Sunday, 2 November 2008

Decline in publican brewers

The overwhelming number of brewers in the 19th century were publican brewers, or, as they would be called today, brewpubs. Though already by the middle of the century the majority of beer was being produced in increasingly large commercial breweries, publican brewers were still a significant factor in British brewing. That was to cahnge after 1870, when their numbers went into steep decline. It was part of a general trend towards a concentration of beer production.

Between 1880 and 1914, the number of breweries producing fewer than 10,000 barrels a year fell from 18,538 to 3,116. Over the same period, the number of those brewing more than 10,000 barrels slightly increased, from 502 to 531. The largest decline was amongst the smallest brewers, those brewing fewer than 1,000 barrels, the overwhelming majority of which were publican brewers. Of the 14,479 publican brewers in 1881, only 2,357 remained in 1914.

I can't see the number of brewpubs ever getting back to its 1870 level. Then again, 30 years ago I would have called you were crazy if you'd said Britain would ever have more than 500 breweries again.


The Woolpack Inn said...

Never say never!!

Hurray for brewpubs!!!

Jim Johanssen said...

I envy you, Houston 2.2 mil Pop. only one brewpub!
It is 25.7 Mi. away from me, but they did brew my pilsner a couple of times.


Stonch said...

It's surprising how much the idea of brewpubs lives on in the public imagination, despite their scarcity today. People are always asking me if my long term goal is to set up a brewpub - as if that's the natural progression for any publican who is enthusiastic about beer.

Anonymous said...

I guess that those figures would be drawn from the members of the Brewers' Society and then only those that submitted returns to them. I would guess that many small brewers would not have been able to afford Brewers' Society fees, even if they particularly wanted to be a member.

This was certainly the case with the new wave of micro-brewers, where the fees were prohibitively expensive and there was a minimum barrelage for eligibility anyway; hence SIBA was formed. I would think the society would be glad of 500 small brewers now that the society is just about extinct due to a lack of "big" brewers.

According to some of my previous writings, the 1870 total given there is 5,164 commercial brewing licences short, but my reference for my figure of 33,840 would have been lost years ago.

Also, there were three or four different classes of licence: Wholsale brewers, Victuallers (publican brewers?), farmers and private brewers.

Ron Pattinson said...

Graham, the numbers are based on the number of persons licensed to brew for sale. The 1870 figure of 33,840 is for the total number of licences issued.

Excluded from the figures I quoted are "beginners at 12s 6d", for the years up to 1880.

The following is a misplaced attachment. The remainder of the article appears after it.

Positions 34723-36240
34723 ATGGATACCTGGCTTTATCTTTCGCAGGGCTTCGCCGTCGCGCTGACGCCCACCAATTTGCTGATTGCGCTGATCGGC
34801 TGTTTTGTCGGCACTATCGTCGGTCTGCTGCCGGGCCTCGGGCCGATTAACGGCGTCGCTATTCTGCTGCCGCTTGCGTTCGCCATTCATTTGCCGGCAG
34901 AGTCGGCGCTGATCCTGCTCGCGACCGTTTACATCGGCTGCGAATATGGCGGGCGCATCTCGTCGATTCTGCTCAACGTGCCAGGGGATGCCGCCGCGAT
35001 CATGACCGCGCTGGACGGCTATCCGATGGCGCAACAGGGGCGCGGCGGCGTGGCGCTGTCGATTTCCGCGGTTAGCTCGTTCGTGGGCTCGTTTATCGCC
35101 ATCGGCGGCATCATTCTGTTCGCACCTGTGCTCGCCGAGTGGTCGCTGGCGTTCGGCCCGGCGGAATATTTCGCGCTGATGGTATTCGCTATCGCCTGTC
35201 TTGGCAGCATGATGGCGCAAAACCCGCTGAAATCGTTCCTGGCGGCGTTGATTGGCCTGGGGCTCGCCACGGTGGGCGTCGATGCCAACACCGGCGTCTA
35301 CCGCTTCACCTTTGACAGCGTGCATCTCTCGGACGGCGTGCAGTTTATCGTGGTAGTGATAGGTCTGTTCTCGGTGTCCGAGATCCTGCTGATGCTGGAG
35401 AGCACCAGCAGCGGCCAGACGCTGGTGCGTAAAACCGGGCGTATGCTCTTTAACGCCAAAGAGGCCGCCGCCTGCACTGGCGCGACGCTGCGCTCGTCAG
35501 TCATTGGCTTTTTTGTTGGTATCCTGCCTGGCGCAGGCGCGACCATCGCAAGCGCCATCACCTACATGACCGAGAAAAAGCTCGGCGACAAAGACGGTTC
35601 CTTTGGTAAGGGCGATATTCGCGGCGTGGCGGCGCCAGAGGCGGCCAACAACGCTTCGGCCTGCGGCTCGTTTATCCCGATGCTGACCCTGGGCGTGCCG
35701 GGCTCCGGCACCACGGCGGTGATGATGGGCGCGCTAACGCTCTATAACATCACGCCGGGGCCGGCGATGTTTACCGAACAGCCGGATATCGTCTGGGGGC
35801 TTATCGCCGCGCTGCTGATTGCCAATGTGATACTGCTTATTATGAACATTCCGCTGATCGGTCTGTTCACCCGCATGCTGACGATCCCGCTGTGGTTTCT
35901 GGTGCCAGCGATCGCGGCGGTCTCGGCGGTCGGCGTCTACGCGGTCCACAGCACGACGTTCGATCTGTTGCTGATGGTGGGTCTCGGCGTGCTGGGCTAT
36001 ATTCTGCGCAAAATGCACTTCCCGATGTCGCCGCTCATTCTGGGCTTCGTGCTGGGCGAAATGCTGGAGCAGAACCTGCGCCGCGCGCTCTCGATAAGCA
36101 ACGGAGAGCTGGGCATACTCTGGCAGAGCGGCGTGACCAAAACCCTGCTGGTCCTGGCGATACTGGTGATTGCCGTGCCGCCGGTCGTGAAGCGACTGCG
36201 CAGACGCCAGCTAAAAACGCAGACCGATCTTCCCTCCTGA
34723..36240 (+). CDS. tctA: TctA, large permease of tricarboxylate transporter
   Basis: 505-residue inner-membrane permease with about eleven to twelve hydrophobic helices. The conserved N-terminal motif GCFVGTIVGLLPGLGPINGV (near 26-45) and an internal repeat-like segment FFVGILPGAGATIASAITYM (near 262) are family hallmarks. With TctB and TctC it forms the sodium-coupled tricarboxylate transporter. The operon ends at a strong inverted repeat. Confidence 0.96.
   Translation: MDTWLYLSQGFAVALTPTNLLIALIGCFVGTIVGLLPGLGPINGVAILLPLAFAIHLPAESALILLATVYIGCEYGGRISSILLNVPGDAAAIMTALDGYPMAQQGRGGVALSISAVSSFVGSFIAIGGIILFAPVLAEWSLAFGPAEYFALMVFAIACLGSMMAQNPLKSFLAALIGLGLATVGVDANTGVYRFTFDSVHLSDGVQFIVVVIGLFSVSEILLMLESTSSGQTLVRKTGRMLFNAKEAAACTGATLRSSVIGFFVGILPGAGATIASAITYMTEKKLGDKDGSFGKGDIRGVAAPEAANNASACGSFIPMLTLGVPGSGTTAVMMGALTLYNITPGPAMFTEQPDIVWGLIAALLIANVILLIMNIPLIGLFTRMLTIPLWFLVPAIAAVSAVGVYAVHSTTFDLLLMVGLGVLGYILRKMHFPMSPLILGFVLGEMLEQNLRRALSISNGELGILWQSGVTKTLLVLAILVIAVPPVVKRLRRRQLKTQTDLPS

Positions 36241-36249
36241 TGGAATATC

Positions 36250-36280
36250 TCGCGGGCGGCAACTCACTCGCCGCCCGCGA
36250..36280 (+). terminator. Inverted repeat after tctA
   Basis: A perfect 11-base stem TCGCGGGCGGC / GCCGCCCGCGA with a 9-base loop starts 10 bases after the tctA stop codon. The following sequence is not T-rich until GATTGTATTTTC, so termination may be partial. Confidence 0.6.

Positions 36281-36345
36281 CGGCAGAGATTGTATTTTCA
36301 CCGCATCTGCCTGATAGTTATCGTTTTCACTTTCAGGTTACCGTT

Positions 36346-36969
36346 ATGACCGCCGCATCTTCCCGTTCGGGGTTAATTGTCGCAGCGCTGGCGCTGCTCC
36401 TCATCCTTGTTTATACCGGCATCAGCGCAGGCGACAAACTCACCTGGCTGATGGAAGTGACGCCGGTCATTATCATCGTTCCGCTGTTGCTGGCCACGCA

It's quite difficult to get long series of numbers all based on exactly the same criteria, especially ones broken down by output. The table I used in Brewers' Almanack has a whole paragraph of notes attached.

The number of brewers not for sale was huge in some years - over 110,000 in 1882. The earliest figures for these are from 1881, as , I guess, such brewers didn't need a licence before 1880.

Zythophile said...

The unexplained part of the homebrew pub phenomenon was how regionally varied it was - loads in Leeds, practically none in Sheffield, for example; huge numbers in Preston, very few in Manchester; masses in the Black Country, not that many in the North East.

Anonymous said...

Yes, I wrote a figure of "about" 100,000 private brewing licences for 1870 (and ~170,000 beerhouse licences).
Other figures wot I rote are: About 1500 in 1820; 4075 in 1824; 26,252 in 1825 (Result of Wellington's Beerhouse act); 49,228 in 1838 (the highest ever); 38,276 in 1862.

Another thing is that (certainly in the 20th century) there was definately a distinction between "Wholesale Brewers" and other "commercial" brewers. It was illegal for a wholesale brewer to sell in quantities less than a pin, and illegal for publicans to sell in quantities greater than a pin. This was still the case, and still law, in the 1970s when the first micros set up, and was another hurdle to overcome (which I think was just ignored in the end). I do not know how publican brewers fitted into this scheme of things, nor pub-owning brewers for that matter, so it was not straightforward. It was a minor headache, because, technically, brewpubs couldn't wholesale and brewers could not sell small quantities to the public direct from the brewery.

Anonymous said...

Yes, I'd noticed the huge number in Preston in Barber's book - literally hundreds. I have been meaning to find out why there were so many, and why none of them ever became big and famous. Something strange was happening there.